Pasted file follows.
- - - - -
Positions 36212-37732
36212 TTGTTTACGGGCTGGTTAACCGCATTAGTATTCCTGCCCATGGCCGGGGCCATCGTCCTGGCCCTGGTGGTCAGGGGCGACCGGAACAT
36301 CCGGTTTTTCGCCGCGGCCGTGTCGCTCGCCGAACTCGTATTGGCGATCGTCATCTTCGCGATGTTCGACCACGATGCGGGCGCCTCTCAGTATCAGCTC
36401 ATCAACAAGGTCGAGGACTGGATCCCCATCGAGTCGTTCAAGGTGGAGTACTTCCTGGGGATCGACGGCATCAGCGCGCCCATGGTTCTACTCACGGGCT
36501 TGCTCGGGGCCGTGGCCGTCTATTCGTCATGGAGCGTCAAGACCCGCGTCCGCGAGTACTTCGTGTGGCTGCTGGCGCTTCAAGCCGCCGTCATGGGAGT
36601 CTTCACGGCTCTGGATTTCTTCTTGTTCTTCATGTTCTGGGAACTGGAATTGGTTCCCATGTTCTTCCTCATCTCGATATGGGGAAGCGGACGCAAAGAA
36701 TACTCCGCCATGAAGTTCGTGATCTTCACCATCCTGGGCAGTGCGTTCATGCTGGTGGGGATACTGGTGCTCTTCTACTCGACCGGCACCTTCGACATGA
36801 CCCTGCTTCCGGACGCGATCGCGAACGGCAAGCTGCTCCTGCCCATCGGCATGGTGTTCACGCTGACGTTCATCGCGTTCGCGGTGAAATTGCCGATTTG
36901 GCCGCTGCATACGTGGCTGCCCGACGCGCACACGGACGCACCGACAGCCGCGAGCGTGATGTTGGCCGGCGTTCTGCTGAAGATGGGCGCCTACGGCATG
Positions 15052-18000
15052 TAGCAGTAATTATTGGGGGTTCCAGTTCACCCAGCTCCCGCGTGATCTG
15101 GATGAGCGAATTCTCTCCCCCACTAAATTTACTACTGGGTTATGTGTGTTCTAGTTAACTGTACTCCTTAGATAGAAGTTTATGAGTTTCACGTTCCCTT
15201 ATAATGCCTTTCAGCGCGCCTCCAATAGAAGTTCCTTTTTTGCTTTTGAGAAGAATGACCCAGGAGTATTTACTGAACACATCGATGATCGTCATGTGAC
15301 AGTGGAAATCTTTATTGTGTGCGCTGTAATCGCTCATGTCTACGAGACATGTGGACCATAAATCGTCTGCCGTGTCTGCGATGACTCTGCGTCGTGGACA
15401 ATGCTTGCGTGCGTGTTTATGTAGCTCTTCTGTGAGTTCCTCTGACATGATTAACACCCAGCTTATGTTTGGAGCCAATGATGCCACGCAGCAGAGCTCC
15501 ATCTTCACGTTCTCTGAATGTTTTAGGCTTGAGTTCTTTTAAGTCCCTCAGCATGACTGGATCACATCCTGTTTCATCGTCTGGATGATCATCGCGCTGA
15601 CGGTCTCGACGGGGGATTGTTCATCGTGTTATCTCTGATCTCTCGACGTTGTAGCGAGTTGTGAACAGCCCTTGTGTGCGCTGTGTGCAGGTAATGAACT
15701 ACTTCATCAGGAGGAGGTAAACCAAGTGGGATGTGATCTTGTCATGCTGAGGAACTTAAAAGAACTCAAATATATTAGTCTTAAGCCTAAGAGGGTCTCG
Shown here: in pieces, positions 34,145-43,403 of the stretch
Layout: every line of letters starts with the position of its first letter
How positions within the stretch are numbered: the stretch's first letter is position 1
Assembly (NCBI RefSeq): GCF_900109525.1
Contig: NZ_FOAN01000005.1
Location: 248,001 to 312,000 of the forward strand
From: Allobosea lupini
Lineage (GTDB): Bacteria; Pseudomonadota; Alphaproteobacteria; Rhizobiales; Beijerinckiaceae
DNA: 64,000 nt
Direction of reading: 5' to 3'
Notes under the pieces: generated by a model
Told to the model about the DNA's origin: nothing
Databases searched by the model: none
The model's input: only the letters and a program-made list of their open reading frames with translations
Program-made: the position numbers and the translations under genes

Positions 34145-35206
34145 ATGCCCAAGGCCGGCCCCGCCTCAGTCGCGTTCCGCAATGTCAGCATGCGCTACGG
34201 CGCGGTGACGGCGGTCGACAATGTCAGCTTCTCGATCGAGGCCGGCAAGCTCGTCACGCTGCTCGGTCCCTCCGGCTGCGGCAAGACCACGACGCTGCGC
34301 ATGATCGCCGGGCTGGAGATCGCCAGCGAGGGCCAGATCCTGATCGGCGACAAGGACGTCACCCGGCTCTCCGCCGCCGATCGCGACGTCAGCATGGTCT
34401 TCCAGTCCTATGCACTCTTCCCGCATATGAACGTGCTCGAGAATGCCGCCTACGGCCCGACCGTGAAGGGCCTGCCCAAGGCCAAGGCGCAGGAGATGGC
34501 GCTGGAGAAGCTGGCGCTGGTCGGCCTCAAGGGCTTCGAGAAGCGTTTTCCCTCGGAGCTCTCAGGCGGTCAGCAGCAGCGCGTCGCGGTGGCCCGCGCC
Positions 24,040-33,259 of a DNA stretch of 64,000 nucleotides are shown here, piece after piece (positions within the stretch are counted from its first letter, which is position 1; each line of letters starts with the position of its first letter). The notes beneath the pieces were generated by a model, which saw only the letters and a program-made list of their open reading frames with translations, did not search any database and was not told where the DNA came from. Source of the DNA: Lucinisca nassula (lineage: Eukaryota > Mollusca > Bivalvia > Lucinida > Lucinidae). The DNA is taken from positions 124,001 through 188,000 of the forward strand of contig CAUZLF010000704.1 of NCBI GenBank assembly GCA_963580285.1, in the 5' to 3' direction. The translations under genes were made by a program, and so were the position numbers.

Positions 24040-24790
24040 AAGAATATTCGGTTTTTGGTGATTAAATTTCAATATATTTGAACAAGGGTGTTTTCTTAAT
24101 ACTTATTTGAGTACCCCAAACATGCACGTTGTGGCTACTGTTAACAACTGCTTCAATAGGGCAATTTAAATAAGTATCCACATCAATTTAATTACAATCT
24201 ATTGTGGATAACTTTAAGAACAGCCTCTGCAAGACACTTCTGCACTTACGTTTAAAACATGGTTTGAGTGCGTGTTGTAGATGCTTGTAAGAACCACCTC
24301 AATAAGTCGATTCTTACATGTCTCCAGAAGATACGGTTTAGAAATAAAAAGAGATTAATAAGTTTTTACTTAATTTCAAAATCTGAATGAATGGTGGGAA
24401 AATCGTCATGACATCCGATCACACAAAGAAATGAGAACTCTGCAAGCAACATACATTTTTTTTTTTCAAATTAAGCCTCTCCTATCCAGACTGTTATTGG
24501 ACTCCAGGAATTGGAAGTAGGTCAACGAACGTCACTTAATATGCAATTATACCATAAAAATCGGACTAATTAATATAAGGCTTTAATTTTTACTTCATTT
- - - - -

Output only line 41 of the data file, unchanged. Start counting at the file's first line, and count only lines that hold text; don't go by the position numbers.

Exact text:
Positions 24040-24790